No, pastors don’t face the possibility of lethal force on a regular basis. Although people entering churches with the intent to do violent harm is on the rise, pastors face a different type of emotional trauma. Due to my involvement in this tragic line of duty death, I would come to find out that the definition of emotional trauma is a “natural reaction” to an unnatural event. This is considered an injury no different from a physical injury, except this injury is an injury of the brain or psyche. Some call it PTSD or Post Traumatic Stress Disorder. Another way I describe it is an “emotional concussion.”

No, I’m good!

Whatever we call it, those who are subjected to these traumas, regularly do not seek help to deal with this painful experience due to the stigma of being thought of as weak. The last thing they want is some “shrink” telling them that they may be unfit for duty. However, failure to recognize and properly deal with this “injury” is one of the reasons many officers grow cold and become unapproachable at home. This “injury” causes one to withdraw, clam up and become lethargic.

Sometimes it’s “no-win”

Unfortunately, this is exactly what I have seen too many pastors go through over the years even though they are not subjected to the same “scenes” a police officer may be subjected to. The truth is that pastors have their own type of emotional trauma. They deal with crises in their congregations. Attendance and offerings can become dangerously low. They face betrayal. They are attacked and criticized for being either too liberal or too conservative at the same time! They are called out in the middle of the night to bring comfort when tragic news of the loss of a loved one is delivered. They are forced to deal with headstrong parishioners who seem to oppose them no matter what they propose or what vision they lay out to the congregation they love. Being thrust into “no-win” situations, parishioners at odds with each other, both convinced the other party is of the devil, pastors are forced to take sides potentially lighting a fuse to the “bomb” of further division. Pastoral advice and counsel is often times not taken or heeded while the pastor is labeled as the source of the problem.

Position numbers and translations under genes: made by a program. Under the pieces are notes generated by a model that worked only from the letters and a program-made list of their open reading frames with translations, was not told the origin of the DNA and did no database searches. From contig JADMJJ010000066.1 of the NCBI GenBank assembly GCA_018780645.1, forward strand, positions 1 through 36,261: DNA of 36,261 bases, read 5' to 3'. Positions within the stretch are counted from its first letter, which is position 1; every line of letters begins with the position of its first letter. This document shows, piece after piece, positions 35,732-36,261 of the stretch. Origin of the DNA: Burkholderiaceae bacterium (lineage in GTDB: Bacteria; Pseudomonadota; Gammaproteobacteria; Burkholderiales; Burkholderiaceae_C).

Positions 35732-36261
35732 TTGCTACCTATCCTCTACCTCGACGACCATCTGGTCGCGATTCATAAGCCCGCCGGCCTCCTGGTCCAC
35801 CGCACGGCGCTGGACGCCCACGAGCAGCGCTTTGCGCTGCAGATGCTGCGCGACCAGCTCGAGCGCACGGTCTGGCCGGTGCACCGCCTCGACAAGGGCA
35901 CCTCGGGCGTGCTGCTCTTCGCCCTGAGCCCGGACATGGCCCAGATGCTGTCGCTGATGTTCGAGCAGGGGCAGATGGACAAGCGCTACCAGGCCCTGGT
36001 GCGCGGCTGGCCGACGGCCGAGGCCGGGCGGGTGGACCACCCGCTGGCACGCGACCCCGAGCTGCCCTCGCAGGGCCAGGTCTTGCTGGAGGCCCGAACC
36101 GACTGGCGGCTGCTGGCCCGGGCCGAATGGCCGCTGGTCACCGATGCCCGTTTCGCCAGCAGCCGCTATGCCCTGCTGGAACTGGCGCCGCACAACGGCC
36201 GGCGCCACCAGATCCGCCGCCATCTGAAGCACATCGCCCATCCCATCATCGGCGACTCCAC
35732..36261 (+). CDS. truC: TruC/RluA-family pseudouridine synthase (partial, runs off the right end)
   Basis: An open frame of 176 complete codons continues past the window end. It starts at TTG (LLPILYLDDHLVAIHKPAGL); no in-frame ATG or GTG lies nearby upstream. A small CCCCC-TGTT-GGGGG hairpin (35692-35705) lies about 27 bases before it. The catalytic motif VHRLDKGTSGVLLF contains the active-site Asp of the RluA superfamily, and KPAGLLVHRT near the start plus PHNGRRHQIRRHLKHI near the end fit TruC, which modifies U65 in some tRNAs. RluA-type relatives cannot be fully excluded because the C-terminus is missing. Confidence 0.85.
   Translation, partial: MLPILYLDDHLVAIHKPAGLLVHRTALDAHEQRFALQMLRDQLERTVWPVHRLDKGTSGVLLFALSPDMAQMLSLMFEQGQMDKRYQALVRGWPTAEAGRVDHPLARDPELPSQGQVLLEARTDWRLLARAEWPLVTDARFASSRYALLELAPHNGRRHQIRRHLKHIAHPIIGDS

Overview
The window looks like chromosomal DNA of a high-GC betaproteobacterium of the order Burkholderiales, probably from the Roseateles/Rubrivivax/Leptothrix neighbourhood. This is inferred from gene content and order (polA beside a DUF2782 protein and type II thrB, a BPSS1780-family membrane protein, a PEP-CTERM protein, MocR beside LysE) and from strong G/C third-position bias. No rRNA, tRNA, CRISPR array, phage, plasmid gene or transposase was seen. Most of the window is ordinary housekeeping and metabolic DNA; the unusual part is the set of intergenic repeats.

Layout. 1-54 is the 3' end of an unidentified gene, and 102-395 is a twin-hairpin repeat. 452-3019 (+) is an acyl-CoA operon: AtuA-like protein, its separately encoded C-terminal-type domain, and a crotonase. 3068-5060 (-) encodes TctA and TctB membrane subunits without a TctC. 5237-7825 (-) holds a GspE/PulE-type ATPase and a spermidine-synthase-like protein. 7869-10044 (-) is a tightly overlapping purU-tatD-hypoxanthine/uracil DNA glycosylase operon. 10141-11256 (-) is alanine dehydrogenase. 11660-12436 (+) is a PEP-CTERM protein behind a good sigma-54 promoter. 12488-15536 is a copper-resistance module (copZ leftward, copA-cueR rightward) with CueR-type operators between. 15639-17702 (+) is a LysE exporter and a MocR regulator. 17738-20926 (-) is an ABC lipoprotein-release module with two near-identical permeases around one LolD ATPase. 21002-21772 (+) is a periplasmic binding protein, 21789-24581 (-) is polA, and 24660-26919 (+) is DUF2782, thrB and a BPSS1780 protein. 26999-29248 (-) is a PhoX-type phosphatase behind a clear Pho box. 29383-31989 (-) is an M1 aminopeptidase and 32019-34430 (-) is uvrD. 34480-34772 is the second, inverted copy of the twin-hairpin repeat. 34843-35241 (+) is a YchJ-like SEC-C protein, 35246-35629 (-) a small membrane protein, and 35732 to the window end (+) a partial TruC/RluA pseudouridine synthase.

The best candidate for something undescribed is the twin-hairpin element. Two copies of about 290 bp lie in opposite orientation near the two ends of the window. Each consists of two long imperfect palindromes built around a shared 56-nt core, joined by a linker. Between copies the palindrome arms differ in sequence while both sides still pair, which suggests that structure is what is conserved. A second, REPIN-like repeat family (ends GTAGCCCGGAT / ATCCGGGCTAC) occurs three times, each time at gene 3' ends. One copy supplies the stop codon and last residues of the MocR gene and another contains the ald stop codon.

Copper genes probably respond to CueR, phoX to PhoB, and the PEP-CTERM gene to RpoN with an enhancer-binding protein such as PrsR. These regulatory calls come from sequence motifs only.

No, you’re not bullet-proof!

It is difficult for many to get a raise in salary when they are just making ends meet and are expected to “sacrifice” for the sake of the kingdom. Believing they can do a better job than the pastor, some staff, like Absalom, undermine him to other congregants and other staff even if only due to their own wounds and insecurities. Searing through our servant’s hearts like a glowing red-hot spear, the pain remains the same from these attacks regardless of whether they were intentional, unintentional, perceived or real. Expecting us to be almost bullet-proof, most don’t even say anything on the rare occasion it occurs to them that we may have been hurt.

Just pray more?

For far too many, this seems to happen day after day; week after week; year after year until we reach the level of statistics we are facing today. And then someone comes along and tells the “injured” pastor to just pray more; fast more; get into the Word more. Now, please don’t misunderstand me or cast me into the abyss of those who don’t believe these are important disciplines. I DO believe they are important and not just important but vital! However, to those this is speaking to right now, you know full well that, at times, those things don’t always “work” the way we want them to, the way we think they should or even the way we preach they should.

For more, listen to the Emotional Survival for Pastors podcast at